This study was designed to describe the maximal back squat strength and sprint times (dependant variables) over 5, 10, and 20 m and then to determine the relationship between relative strength and sprint performance in well-trained athletes and recreationally trained (≥3 × week for ≥2 years) individuals (independent variables). The sprint distances were selected because these are representative of sprint distances covered during competition in multiple sprint sports (3,5,7–9,12,15,19).
Twenty-four, professional, rugby league players (height = 1.83 ± 0.06 m, BM = 96.5 ± 11.14 kg, 1RM = 170.6 ± 21.4 kg, 1RM/BM = 1.78 ± 0.27) and 20 recreationally trained individuals (height = 1.75 ± 0.07 m, BM = 78.72 ± 10.68 kg, 1RM = 138.6.6 ± 27.9 kg, 1RM/BM = 1.77 ± 0.33) participated in this investigation. The rugby league players had just completed preseason training (including a 4-week strength mesocycle and a 4-week power mesocycle), and all recreationally trained subjects had just completed a power mesocycle (4–8 weeks). All participants provided written informed consent, which was approved by the University Ethics Committee. All procedures conformed to the Declaration of Helsinki.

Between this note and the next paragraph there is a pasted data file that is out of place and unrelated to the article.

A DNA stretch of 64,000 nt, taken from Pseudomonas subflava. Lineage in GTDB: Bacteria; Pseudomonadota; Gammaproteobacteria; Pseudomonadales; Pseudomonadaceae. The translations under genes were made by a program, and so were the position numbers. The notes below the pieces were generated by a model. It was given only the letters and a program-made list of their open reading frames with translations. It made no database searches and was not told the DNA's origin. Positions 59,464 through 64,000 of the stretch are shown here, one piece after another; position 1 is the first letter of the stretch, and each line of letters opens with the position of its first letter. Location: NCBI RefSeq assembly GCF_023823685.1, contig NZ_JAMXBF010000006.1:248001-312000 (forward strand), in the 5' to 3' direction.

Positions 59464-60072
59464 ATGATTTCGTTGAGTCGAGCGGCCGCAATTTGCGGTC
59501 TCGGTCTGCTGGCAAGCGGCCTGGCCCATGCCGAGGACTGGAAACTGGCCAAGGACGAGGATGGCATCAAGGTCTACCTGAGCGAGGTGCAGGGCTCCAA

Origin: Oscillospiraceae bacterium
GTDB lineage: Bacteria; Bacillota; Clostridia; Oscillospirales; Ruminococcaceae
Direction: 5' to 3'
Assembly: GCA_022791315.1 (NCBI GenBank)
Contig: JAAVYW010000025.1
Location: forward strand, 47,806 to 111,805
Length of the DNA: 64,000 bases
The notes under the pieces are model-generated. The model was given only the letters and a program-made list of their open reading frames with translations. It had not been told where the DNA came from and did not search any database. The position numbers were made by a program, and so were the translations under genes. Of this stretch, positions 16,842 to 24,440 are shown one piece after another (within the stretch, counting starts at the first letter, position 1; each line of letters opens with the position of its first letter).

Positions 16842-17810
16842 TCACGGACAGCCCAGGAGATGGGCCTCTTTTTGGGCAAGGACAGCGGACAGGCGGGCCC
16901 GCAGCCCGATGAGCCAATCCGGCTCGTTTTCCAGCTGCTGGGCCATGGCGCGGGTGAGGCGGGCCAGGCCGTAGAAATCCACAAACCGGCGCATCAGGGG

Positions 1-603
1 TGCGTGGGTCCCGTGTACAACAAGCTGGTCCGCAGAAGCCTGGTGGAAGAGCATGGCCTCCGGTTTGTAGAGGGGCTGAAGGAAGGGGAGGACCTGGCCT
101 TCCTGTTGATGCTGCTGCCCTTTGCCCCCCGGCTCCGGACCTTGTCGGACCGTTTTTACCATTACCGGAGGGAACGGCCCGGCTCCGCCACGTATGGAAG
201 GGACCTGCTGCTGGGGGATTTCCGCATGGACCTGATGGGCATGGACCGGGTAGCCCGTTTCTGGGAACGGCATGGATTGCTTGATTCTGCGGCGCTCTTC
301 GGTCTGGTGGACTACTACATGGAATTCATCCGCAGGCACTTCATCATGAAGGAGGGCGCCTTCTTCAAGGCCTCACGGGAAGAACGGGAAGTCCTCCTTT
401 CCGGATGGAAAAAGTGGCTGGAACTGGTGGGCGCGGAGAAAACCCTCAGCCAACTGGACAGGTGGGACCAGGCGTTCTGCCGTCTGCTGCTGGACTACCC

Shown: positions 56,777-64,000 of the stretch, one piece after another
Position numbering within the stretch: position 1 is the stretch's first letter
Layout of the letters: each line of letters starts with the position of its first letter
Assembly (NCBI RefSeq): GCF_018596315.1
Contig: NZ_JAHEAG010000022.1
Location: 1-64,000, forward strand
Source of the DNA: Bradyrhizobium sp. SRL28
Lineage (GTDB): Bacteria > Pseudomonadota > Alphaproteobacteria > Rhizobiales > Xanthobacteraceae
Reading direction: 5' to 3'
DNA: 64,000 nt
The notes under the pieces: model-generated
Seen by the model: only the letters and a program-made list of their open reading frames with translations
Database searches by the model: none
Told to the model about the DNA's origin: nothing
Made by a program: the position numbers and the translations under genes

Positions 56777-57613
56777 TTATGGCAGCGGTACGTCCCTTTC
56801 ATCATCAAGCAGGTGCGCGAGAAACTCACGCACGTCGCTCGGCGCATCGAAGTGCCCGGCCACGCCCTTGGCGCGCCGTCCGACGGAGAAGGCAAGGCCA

Order of Testing
Participants attended the human performance laboratory on 2 separate occasions, at the same time of day, to undertake the maximal strength testing and the sprint performances, separated by 48–72 hours. Participants had abstained from training on the day before testing and were asked to maintain a consistent dietary intake on each day of testing.
Maximal Strength Testing